3D-Printed Concrete Leads Advancements in Offshore Wind Floating Foundations
In floating wind systems, turbines are built on a steel-and-concrete floating foundation that is tethered to the ocean floor. Compared to fixed wind platforms, floating structures allow operators to generate wind power in deeper waters; the downside is that costs are higher when heavy foundation parts must be shipped at least 30 miles away from a coast.
But perhaps not for long.
Purdue University engineers are researching ways to make these parts out of 3D-printed concrete, a less expensive material that would also allow parts to float to a site from an onshore plant.
3D concrete printing is a form of additive manufacturing—a technique that simplifies the manufacturing process by going directly from 3D model to an actual part—used to fabricate construction components using concrete or a concrete mix. This technique reduces cost, improves quality and design flexibility, and eliminates conventional manufacturing limitations.
The Purdue researchers are working with RCAM Technologies, a startup founded to develop concrete additive manufacturing for onshore and offshore wind energy technology.
The team is developing a method that would integrate a robot arm with a concrete pump to fabricate wind turbine substructures and anchors. A specially formulated concrete—a mixture of cement, sand and aggregates, and chemical admixtures—would control shape stability while the concrete is fresh.
The researchers’ goal is to understand the feasibility and structural behavior of large-scale 3D-printed concrete to determine how gravity affects the durability of the structure.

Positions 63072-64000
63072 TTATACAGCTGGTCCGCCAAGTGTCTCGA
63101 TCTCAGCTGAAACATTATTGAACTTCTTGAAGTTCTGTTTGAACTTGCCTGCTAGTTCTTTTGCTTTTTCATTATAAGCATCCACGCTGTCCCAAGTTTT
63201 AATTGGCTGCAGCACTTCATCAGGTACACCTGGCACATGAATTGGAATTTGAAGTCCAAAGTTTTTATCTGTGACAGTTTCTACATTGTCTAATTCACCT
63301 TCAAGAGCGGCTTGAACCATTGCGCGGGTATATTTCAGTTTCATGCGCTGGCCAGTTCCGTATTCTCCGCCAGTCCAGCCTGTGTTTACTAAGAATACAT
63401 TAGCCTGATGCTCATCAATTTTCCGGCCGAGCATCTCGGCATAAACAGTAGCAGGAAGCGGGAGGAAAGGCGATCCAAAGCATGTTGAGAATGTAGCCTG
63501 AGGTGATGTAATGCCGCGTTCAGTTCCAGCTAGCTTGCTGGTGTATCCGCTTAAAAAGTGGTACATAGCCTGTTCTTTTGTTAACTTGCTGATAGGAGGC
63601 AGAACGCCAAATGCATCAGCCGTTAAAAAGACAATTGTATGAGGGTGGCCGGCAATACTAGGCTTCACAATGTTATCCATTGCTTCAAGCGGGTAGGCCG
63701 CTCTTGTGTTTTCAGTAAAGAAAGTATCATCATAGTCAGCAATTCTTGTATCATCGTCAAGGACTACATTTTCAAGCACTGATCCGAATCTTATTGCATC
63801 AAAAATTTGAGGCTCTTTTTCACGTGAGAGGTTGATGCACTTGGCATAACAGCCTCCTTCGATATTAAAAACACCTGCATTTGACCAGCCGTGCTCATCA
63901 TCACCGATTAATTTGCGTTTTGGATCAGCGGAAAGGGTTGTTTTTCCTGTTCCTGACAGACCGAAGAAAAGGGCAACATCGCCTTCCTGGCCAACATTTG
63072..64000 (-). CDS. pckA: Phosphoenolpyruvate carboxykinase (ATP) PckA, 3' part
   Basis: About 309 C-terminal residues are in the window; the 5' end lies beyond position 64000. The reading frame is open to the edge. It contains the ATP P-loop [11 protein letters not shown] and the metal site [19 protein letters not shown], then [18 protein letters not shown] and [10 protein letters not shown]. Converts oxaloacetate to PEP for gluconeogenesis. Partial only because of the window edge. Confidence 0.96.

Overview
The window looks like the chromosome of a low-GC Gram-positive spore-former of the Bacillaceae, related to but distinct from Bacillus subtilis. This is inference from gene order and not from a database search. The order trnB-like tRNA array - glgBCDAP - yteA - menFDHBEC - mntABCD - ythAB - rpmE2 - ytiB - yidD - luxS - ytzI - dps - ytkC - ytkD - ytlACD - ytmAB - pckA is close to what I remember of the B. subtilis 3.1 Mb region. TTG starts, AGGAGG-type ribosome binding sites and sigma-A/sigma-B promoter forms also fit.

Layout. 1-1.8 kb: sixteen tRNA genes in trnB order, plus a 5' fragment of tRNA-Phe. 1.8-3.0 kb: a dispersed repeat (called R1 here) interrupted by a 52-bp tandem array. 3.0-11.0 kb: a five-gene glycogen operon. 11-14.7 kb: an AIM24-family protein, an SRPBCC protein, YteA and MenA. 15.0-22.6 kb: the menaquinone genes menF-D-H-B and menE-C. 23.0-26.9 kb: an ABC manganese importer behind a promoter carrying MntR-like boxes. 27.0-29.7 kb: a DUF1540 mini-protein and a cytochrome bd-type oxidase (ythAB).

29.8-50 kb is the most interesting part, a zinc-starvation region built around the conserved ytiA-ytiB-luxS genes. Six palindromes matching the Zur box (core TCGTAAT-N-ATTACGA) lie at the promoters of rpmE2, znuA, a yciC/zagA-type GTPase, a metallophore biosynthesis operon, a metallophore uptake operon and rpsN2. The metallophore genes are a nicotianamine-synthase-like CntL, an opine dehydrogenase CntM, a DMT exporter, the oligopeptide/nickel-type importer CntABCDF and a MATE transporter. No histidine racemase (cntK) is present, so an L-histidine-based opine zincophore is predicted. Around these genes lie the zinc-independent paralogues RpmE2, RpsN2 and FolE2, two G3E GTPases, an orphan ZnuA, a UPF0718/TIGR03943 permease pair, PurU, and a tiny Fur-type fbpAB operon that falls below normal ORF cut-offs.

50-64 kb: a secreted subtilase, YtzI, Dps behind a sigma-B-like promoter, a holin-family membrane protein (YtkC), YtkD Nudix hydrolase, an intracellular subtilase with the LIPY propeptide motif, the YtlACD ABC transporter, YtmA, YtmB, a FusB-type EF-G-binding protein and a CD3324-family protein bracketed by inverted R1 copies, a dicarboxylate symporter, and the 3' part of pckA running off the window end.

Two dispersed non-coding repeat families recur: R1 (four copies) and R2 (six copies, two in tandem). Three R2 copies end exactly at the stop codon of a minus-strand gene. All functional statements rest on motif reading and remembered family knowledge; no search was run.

Scope of the 2-year project includes the conceptual design, preliminary design, and feasibility assessment of a fixed-bottom, suction-bucket support structure, and heavy-lift-vessel. The vessel is proposed as an alternative to the US Department of Energy’s National Renewable Energy Laboratory (NREL)15-MW reference turbine.
While it only accounts for 0.3% of global power generation today, offshore wind holds promise as a commercially viable renewable energy source. In its 2019 outlook on offshore wind, the International Energy Agency (IEA) estimated that global capacity will increase 15-fold over the next 2 decades, turning it into a $1.0-trillion business.
As of last October, BloombergNEF said global benchmark prices for offshore wind dropped 32% in a year and 12% in 6 months. Global benchmark prices hit $78/MWh for the second half of 2019, driven primarily by lower equipment costs.
RCAM’s modular concrete foundation and heavy-lift-vessel alternative help paint an even better picture.
The 3D technology has potential to lower the cost of support structures, develop an alternative solution for heavy-lift vessels, mitigate installation noise concerns, scale to larger turbines and deeper installations, and aid local economies with increased manufacturing business. It may also save money, time, and energy by eliminating the need for concrete molds to shape the desired structure.
Remote Survey: A New Normal for Oil and Gas
On the normally unmanned Valhall Flank West platform, the survey of a 1-year-old box boom pedestal crane featured auto-testing of the automatic overload protection system. A similar inspection program was performed on two knuckle boom cranes on a FPSO vessel in Skarv.
Keppel Begins Construction on First Jones Act-Compliant Offshore Wind Turbine Installation Vessel
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05 January 2021
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